“I cannot put into words what it feels like to have nurses laugh in your face and belittle you when you ask a clinical question. I cried every shift I worked for the first 6 months.
Amanda, RN, new nurse
“Houston, we have a problem…” This famous understatement from the crew of Apollo 13 which encountered devastating complications shortly after liftoff, unfortunately fits the nursing profession today. Bullying or incivility is all too prevalent in nursing education and in practice. It is a cancer that wounds and destroys the spirit and passion of those who encounter it. Whether you are an educator, student, or practicing nurse, as health care professionals, we must ACT like it, and do all that we can to eliminate this plague on our profession.
Bullying is NOT an isolated event, but a consistent PATTERN of inappropriate abusive/aggressive behavior toward another colleague that is done solely to diminish, devalue, or disrespect them (1). 

What does this look like so you can recognize it more clearly?

  • Having your views and opinions ignored                                  Hospital problems
  • Being personally ignored or excluded
  • Excessive monitoring of work…micromanaging
  • Persistent criticism of work and effort
  • Insulting/offensive remarks (2)

Consequences to the Victim
Bullying is emotional abuse and NOT without consequences.
It wounds the victim DEEPLY in the following ways:

  • Inadequacy/feeling like a failure/self-doubt
  • Anger
  • Depression/decreased morale
  • Post traumatic stree disorder (PTSD)
  • Leaving unit or even nursing profession
  • Patient safety impacted because it is not “safe” to ask questions (3)

Do NOT Take It!
Twisted Sister, a hair band of the 1980’s, had a song that became an anthem “We’re Not Gonna Take It!” (this video will inspire you!). Seriously though, you do have options, and the key is recognizing bullying, being PREPARED with an appropriate response, and respectfully CONFRONTING it. The article Teaching Cognitive Rehearsal as a Shield for Lateral Violence: An Intervention for Newly Licensed Nurses is a MUST READ on this topic.

Faculty to Faculty Bullying
friends are watching TVDo you see an elephant?
Unfortunately, there is an elephant in the room, and until it is acknowledged, called out, and confronted, it will continue to poison the academic environment for both students and faculty. Would it surprise you that in a recent survey of nursing faculty, 68 percent reported moderate to severe levels of FACULTY to FACULTY bullying and when mild levels are included, 96 percent of faculty have experienced it first hand (4)!

Patricia Benner has made it clear that nursing education is in need of a RADICAL TRANSFORMATION, but in order to see this vision realized, it must begin FIRST by seeing our nursing departments transformed through eliminating all vestiges of incivility!

Bullying in Nursing Education: I have summarized the current literature of incivility in nursing academia and its many forms. Student to faculty/faculty to student and faculty to faculty.
Learn more…

My Personal Story: As a new nurse educator pursuing my passion, I had no idea how joy stealing my journey in nursing education would soon become…
Learn more…

Useful Links:
Fact Sheet: American Nurses Association: Lateral Violence & Bullying in Nursing
Book: Appendix from THINK like a Nurse! Skeletons in the Closet: Nurse-to-Nurse Bullying and Incivility by Keith Rischer
Article: What students can do to promote civility by Cynthia Clark
Book: Ending Nurse-to-Nurse Hostility: Why Nurses Eat Their Young and Each Other by Kathleen Bartholomew
Book: When Nurses Hurt Nurses: Overcoming the Cycle of Nurse Bullying by Cheryl Dellaseega

Nursing Faculty
Book: Appendix from THINK like a Nurse! Skeletons in the Closet: Nurse-to-Nurse Bullying and Incivility by Keith Rischer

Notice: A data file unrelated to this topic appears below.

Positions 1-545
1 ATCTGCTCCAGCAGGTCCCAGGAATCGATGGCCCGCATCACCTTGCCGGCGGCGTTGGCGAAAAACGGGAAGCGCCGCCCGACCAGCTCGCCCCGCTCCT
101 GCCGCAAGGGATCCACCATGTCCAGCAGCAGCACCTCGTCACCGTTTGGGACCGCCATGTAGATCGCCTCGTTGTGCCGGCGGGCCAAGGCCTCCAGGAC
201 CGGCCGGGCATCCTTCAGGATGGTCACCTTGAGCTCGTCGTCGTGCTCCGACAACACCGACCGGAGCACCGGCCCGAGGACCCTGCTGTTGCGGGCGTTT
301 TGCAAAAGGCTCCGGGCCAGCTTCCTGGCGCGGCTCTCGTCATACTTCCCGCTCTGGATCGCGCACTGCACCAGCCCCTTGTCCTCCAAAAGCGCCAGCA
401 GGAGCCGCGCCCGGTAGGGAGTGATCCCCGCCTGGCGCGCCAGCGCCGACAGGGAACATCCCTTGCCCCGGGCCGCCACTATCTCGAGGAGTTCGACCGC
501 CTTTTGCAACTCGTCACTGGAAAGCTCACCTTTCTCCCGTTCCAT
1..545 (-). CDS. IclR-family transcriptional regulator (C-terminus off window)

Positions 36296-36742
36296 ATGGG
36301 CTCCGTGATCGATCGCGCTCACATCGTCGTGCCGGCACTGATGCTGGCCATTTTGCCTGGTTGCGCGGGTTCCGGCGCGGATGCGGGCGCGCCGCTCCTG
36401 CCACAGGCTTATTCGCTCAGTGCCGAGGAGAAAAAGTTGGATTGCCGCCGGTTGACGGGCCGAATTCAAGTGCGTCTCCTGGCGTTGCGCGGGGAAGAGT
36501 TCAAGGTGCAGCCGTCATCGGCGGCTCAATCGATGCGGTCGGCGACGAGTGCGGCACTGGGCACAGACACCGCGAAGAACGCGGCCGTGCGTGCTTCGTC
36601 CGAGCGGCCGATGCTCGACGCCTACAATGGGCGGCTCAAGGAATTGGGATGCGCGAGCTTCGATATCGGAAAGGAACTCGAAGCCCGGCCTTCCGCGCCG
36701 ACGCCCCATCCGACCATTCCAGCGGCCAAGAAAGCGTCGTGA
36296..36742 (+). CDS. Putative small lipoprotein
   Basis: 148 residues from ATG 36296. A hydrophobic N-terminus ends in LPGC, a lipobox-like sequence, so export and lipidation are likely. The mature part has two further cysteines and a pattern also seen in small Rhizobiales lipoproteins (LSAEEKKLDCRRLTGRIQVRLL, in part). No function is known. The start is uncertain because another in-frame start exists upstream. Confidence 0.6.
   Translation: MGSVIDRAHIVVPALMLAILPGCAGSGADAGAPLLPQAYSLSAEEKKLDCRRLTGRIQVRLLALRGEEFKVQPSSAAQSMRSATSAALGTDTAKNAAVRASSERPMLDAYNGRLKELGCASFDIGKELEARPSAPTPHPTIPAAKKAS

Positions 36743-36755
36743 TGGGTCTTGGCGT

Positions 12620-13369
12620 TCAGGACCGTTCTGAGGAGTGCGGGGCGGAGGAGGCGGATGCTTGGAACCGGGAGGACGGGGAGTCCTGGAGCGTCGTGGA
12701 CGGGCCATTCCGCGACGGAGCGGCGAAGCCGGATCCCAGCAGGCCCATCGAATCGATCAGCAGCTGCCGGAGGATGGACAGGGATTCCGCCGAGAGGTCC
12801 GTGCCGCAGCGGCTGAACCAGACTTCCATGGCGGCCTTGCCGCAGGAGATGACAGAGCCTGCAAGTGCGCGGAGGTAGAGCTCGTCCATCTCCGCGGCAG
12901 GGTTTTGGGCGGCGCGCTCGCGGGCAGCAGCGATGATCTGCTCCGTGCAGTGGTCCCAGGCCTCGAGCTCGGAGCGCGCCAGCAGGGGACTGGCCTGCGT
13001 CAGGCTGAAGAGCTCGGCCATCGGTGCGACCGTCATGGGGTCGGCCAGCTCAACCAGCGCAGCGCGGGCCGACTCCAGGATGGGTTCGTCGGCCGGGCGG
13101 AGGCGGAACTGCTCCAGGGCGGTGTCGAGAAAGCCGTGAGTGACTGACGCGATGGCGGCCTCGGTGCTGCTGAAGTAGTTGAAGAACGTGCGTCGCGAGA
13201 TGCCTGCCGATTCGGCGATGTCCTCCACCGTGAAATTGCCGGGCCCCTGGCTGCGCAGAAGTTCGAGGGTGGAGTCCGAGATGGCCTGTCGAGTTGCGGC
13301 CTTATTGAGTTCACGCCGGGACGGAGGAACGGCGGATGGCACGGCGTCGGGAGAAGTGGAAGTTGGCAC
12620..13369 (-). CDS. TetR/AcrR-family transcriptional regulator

Website: Civility Matters: Creating and sustaining communities of civility
Article: Why civility matters by Cynthia Clark
Book: Creating & sustaining civility in nursing education by Cynthia Clark
Article: From incivility to civility: Transforming the culture by Cynthia Clark
Article: What educators can do to promote civility by Cynthia Clark


  1. Bartholomew, K., (2006), Ending nurse to nurse hostility: Why nurses eat their young and each other. Marblehead, MA: HCPro Incorporated.
  2. Johnson, S.J. & Rea, R.E. (2009). Workplace bullying: Concerns for nurse leaders, The Journal of Nursing Administration, 39(2), 84-90.
  3. Murray, J.S. (2008). No more nurse abuse, American Nurse Today, 17-19.
  4. Clark, C.M., Olender, L., Kenski, D., & Cardoni, C. (2013). Exploring and addressing faculty-to-faculty incivility: A national perspective and literature review, Journal of Nursing Education, 52(4), 211-218.
  1. keithrn

    Do you have a personal story about your experience of incivility and bullying in nursing or in academia? Feel free to share it here.

    • Georgia

      I have personally become a victim to lateral violence and bullying from faculty. Eye rolling during meetings, private meetings, and obvious alienation techniques are amongst the hostile environment I go to every day. Unfortunately, this behavior has caused me to want to leave one job to find another. Nursing education needs to change and become more professional with communication directly to colleagues. Benner has it right. Transformation is needed. My spirit and desire to work in academia is crushed.

      • Keith Rischer

        I feel your pain and having experienced similar dynamics where I have taught. I know how “joy stealing” and devastating this lived reality can be. I hope that you can persevere and find needed allies and remember to give no one person the power to steal your joy as you pursue your God given talent and passion in nursing education. My thoughts and prayers are with you…

    • KJ

      My chair recently lied in my performance evaluation out of retaliation and does not want me re-appointed. I was devastated to read her lies and it broke my heart.

      • Keith Rischer

        I am so sorry KJ. My thoughts and prayers are with you.

  2. JJ

    Would you believe that I find it difficult to type my experiences here for fear that faculty colleagues will know I consider their behavior bullying? Yet is bullying not what gathering the whole teaching team together for lunch, except for me of course, discounting input about the course, asking others to obtain course materials from me rather than coming to me directly is? Or perhaps it is just incivility. I have been teaching for several years, and I find that my experience is more of a negative than a positive. It is depressing to feel so devalued, and I wonder how nursing ever came to be known as a caring profession. The behavior I see is anything but professional. I need a personal cheerleader like Patricia Benner. Thank you for your blog and its encouragement.